The reason why I like this word so much is because the agile approach embodies an inherent philosophy that has a direct impact on happiness —the importance of aiming for progress, not perfection.

Two of the leading experts in the field of perfectionism are Canadians—Paul Hewitt, a professor at the University of British Columbia and Gordon Flett at the University of Toronto. In just one of their many studies of 10,000 professors, they found a statistical co-relation that those pursuing a perfect solution had a lower number of publications, lower amount of citations and a lower impact on their profession. They also had a higher rate of depression, anxiety, eating disorders and, shockingly, a higher rate of suicide.

I’ve never been a perfectionist. I can’t imagine the burden that weighs on people of trying to be perfect or achieving the perfect result all the time.

I’ve learned there are many ways to skin a cat. When my team works on a design concept or develops communication plans at work, there isn’t any single right or wrong answer or method. There are simply different options and approaches with different merits and risks. You choose a course, try it out, see what works, then adjust your plan.

You learn most when you fail. Unfortunately one of the biggest issues in business today is organizations say they are willing to let their employees fail, but when push comes to shove, the focus on the bottom line wins out. Companies are so lean they can’t afford the time, money or resources to fail.

Still, aiming for progress, not perfection is a philosophy that can benefit just about every aspect of our lives. Trying to lose weight? Aim for progress, not perfection. Studying for a big exam? Planning a large event? You know the answer.

This week’s #HappyAct is to aim for progress, not perfection. Perfection is an elusive dream. Instead set small, baby step goals, and celebrate when you hit milestones.

The best advice for uncertain times

trumpocalypseThe Trumpocalypse is officially here.

I was astonished how many people refused to watch the inauguration. I’m not sure if they believed by watching they were endorsing what was happening before their eyes, or if it just sickened them too much to witness the carnage.

As a history major, I wasn’t about to miss this historic moment and witnessed Trump get sworn in with Dave and some colleagues at the Brew Pub, swilling our sorrows in beer.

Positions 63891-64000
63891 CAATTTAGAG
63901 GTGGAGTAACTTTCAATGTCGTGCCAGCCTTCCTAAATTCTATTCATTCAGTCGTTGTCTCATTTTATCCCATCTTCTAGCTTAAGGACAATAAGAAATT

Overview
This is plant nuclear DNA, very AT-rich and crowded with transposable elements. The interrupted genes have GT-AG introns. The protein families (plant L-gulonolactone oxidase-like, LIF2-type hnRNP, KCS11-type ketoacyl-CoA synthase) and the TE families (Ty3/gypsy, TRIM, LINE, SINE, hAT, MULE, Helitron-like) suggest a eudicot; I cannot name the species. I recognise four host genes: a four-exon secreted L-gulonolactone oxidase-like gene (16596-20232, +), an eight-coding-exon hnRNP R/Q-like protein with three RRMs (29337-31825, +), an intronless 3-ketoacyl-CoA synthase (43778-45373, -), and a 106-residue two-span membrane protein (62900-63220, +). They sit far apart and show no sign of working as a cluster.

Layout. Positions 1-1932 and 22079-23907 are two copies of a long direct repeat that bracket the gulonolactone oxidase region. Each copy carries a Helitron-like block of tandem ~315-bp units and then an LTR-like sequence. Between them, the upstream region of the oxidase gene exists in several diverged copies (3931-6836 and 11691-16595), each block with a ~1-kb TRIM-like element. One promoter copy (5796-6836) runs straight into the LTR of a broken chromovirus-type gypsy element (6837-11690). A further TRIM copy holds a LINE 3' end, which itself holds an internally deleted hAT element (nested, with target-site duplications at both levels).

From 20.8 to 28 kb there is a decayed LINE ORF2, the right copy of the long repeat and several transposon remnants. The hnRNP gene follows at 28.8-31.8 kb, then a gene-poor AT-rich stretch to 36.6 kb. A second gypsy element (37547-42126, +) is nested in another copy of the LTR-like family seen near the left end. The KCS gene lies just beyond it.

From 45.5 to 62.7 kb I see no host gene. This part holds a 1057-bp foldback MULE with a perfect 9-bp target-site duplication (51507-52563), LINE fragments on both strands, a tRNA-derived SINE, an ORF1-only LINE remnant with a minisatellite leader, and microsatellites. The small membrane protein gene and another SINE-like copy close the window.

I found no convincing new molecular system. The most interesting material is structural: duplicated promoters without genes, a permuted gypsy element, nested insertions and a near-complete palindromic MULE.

It was all so surreal. Trump’s stump speech, evoking the vision of a country in decline and decay when unemployment is at one of the all-time lows and the United States is enjoying a period of strong economic growth. The cutaways to delusional loyal Trump supporters, crying in the sparse crowds of the Mall, fooled into thinking this man will make America great again.

The most fascinating part of Friday’s proceedings was seeing the reactions in the faces of the former Presidents and first ladies.

Bill Clinton had a plastered smirk on his face. Hillary sat by his side, with pursed lips and a glint of condemnation and disbelief in her eyes.

Barack Obama probably played the part best, and true to self, was gracious, putting the situation above himself.

But it was Michelle Obama who spoke volumes without uttering a word in her every move, gesture and look. Her sideward glances, lowered eyes and stalwart, I will get through this façade were those of a woman crestfallen, who knew everything she loved and cherished and had fought so hard to build would be disassembled in days by a man she abhorred.

Yes, the Trumpocalypse is here, but don’t despair. There are news reports by the dozens of Americans who are depressed and angry about the state of their country.

The best advice I’ve seen for weathering this storm is from advice columnist Ann Landers. A 24-year old woman wrote to Ann to say with all the conflict in the world and uncertainty, she was experiencing feelings of depression and anxiety.

Ann’s advice to her is this week’s #HappyAct: volunteer in your community. Do something to confirm or restore your faith in humanity. We can’t control the world around us, but we can make a difference and help make the world a better kinder place in our own backyard. It’s a start.

You can’t buy happiness, but you can buy chocolate